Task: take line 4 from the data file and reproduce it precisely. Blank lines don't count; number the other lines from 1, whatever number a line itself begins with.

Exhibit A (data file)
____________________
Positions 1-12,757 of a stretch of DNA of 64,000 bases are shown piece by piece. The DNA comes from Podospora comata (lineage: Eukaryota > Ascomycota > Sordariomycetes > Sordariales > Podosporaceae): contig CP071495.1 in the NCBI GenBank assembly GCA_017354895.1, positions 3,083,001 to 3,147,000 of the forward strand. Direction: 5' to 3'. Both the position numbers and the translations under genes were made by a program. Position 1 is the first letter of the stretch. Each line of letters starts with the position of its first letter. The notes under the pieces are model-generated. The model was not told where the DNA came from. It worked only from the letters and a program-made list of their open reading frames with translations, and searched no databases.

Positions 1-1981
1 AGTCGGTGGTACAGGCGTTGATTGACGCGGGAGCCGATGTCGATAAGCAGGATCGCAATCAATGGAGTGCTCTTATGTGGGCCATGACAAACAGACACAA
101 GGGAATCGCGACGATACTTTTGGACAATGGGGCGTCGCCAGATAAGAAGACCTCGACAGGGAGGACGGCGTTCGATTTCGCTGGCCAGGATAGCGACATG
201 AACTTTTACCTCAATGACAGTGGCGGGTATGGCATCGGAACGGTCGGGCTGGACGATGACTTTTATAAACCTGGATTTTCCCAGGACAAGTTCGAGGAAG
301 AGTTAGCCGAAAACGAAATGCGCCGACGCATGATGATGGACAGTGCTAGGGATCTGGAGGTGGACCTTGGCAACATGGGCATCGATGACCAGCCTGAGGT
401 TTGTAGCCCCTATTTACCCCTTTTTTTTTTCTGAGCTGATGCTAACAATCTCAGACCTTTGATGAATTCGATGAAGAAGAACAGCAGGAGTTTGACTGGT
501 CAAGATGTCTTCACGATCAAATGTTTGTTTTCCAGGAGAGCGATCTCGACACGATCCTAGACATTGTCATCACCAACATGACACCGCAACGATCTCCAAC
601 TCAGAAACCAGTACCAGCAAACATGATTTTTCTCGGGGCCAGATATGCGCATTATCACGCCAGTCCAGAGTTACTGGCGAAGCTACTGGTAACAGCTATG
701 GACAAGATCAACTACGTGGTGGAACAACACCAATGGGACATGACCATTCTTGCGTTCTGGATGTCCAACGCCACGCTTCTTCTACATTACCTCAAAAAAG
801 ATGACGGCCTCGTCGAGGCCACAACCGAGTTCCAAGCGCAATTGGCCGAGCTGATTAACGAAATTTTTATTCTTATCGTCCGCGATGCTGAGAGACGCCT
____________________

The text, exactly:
101 GGGAATCGCGACGATACTTTTGGACAATGGGGCGTCGCCAGATAAGAAGACCTCGACAGGGAGGACGGCGTTCGATTTCGCTGGCCAGGATAGCGACATG